More Art-Related Books for a Reading Weekend

June 17, 2011

See the post for details on two great books.

If you're going to be rained in (even if you're lucky enough to be at a lake cabin, because it's summer and it's Minnesota) or you want a break from your computer (I know I had a great day Memorial Day not turning the computer on once!) you could check out these two art-related books. I found them both at the wonderful children's bookstore, Red Balloon, in St. Paul, when I was looking for birthday books for my niece. But they aren't just for kids!

Usborne Art Ideas: Big Book of Things To Draw
ISBN 978-0-7945-2842-3
I don't tend to like "project" books, or books which teach you how to do a style of something rather than how to see. This book is a bit of an exception. In the presentation of how to draw stylized faces there is some useful information on art materials, and they take things a step further with another section on shading for more realistic portraits. Is this a book that will teach you how to see and then how to draw? No. But it is a book that will get you moving your pencils and other art materials in a fun way. And I believe that might remove some of the intimidation and get you started on your longer path of seeing and drawing. So while you may be doing "techniques" which ultimately don't express your vision, there is enough information here on how to layer watercolors and what order to use to create certain effects that you'll come away with useful information you can use over and over. The book (which has no author that I can find) looks at making outlines; filling spaces with paint; layering color; diluting ink (I really thought this was a fun and useful approach to get people who were clueless about working in ink going); and using dry media like dry or oil pastels, pencils, etc. There are also tips on creating fur textures on animals, and the construction of animals using basic geometric shapes. I think this book will allow both kids and adults to have some success with their drawing ventures—and that will lead to other adventures in the visual arts.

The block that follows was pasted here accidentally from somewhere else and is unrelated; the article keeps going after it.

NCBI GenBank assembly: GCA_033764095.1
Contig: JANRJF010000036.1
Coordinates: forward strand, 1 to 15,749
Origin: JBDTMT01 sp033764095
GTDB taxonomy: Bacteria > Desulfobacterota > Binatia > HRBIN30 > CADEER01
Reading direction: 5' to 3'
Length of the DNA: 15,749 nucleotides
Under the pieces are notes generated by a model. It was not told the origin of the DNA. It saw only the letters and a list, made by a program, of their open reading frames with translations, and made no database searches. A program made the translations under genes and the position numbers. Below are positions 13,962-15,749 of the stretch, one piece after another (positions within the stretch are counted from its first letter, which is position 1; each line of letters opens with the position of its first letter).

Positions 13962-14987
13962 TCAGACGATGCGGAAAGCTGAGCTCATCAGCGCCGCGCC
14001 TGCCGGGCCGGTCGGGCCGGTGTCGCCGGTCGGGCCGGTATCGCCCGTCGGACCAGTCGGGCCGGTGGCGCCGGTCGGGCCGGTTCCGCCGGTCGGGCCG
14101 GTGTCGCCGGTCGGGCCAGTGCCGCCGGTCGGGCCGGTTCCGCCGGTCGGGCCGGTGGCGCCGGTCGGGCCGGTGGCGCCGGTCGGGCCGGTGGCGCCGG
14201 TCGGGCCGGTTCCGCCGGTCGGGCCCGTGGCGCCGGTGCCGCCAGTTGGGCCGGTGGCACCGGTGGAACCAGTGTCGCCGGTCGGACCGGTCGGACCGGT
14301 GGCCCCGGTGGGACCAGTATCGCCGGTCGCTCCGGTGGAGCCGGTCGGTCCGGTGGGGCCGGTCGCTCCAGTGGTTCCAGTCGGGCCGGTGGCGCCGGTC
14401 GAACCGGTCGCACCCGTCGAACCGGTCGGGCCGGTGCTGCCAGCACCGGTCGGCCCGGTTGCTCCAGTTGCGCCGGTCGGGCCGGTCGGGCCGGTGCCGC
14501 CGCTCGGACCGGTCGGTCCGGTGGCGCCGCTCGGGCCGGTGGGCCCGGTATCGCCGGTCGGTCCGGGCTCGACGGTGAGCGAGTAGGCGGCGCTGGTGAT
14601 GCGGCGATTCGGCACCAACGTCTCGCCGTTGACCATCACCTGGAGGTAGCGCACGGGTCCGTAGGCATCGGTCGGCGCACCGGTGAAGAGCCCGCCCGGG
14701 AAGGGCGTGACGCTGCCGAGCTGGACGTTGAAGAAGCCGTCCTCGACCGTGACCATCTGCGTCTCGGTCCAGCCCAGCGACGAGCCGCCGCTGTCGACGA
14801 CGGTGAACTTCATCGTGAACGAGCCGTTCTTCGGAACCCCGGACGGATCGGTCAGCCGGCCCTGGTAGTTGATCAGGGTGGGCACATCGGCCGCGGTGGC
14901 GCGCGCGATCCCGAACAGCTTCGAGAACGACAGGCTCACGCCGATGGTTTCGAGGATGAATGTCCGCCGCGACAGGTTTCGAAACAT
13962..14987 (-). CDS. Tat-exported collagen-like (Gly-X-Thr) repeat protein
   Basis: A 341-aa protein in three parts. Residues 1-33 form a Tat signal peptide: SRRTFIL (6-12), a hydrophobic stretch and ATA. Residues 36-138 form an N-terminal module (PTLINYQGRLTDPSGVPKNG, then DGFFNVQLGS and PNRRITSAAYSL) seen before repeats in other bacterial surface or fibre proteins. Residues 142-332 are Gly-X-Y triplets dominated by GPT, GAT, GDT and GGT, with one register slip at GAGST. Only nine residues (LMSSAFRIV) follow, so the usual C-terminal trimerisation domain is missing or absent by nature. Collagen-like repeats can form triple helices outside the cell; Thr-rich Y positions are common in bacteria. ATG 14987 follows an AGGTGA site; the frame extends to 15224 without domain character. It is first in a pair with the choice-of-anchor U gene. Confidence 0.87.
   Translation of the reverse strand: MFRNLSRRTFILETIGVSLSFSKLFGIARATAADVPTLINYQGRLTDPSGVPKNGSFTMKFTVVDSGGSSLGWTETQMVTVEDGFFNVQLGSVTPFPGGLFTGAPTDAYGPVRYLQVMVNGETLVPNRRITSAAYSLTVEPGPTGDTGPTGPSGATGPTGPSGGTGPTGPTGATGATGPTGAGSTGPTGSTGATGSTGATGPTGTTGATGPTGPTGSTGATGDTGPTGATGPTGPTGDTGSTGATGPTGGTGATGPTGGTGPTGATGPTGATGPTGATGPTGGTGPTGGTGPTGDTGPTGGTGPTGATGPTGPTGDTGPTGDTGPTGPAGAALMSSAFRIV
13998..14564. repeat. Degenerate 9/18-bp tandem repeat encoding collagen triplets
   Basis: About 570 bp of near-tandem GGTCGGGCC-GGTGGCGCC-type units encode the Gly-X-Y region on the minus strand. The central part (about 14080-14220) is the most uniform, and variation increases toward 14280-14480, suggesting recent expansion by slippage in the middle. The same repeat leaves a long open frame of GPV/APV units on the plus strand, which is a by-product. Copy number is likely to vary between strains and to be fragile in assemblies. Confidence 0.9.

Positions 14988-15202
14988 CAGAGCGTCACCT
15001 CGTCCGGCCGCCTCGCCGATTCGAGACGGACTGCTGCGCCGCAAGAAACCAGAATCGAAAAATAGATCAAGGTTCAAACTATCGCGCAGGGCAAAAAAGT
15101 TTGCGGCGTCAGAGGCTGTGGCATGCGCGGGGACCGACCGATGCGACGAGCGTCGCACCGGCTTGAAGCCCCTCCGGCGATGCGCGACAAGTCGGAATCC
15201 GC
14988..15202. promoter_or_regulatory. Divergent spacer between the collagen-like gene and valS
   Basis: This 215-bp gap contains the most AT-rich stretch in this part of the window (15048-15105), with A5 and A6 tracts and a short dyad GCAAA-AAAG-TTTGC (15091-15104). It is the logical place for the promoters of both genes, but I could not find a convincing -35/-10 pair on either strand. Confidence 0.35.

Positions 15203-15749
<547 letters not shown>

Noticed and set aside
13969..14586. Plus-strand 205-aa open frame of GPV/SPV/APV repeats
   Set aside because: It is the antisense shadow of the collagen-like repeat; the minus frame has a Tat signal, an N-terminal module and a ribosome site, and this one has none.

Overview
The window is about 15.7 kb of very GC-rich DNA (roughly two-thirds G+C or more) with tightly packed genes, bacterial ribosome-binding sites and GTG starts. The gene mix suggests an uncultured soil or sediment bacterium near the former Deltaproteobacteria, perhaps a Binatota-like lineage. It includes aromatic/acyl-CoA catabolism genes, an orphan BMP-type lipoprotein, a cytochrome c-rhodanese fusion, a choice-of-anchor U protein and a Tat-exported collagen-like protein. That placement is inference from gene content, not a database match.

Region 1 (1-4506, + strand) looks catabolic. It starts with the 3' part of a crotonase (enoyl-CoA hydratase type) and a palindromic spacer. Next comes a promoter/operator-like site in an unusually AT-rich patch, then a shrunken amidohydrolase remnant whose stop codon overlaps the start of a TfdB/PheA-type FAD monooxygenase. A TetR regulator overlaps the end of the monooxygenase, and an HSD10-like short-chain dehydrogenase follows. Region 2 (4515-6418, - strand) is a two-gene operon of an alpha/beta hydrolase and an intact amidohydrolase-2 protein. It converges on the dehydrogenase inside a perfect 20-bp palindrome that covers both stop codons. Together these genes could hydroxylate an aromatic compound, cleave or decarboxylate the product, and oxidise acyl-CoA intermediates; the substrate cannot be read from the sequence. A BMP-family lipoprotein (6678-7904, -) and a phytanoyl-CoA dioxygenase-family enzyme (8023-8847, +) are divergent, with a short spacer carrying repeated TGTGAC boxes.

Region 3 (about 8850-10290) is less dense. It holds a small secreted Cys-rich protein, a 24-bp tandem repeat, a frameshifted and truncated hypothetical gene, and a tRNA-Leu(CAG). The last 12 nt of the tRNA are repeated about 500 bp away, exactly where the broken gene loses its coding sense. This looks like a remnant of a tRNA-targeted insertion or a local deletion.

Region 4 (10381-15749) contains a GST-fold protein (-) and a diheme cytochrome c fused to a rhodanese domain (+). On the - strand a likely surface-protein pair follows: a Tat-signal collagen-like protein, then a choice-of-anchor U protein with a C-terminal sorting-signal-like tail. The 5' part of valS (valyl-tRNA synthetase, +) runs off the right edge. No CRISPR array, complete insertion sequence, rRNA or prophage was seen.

Artist to Artist: 23 Major Illustrators Talk to Children About Their Art
ISBN 978-0-399-24600-5
I bought this book for myself because it has such wonderful illustrations and so many of my favorite children's book illustrators are included in the pages (Barry Moser, Chris Van Allsburg, Jerry Pinkney, Jane Dyer, Tomie dePaola, Maurice Sendak, to name just a few).

Each artist is represented with one page of text discussing his or her creative inspiration, background, and something about his or her life in art. Opposite this page is a full-page self-portrait by the artist. (The pop-up book team did their self-portrait as a pop-up!) The self-portrait page then folds out to reveal a double page of photos, concept sketches, and finished artwork by the artist.

OK, now you know why I love this book.

  1. Reply

    Great book ideas but I’m curious what is your idea of the best books that teach you how to see and then how to draw?

    Also I’m a little jealous of your rainy weekend – I’m in hot sun scorched Georgia.

  2. Reply

    Judy, I thought I had a post or page on drawing books, but I can’t find it. I guess it’s something that I just write about here and there, now and then.

    is a list of books on drawing faces. And on that list are two of my favorite drawing books—the one by Edwards and the one by Dodson. I’m also very fond of John Ruskin’s Elements of Drawing.

  3. Reply

    “The book (which has no author that I can find)”

    According to Amazon, the authors are Fiona Watt, Anna Milbourne and Rosie Dickens, and the illustrators are Non Figg and Jan McCafferty.

  4. Reply

    Roz – thank you for the list. Some of those are just classics!

    And I think the Fiona Watt book is “Usborne Art Ideas Big Book of Things to Draw”

  5. Reply

    Jenny, I didn’t look at Amazon, I was just looking at the cover of the book. No author on the cover and a ton of illustrators listed in side. But that’s the book!

  6. Reply

    Thanks for the book titles. Your enthusiastic piece of writing makes me eager to follow up these references.

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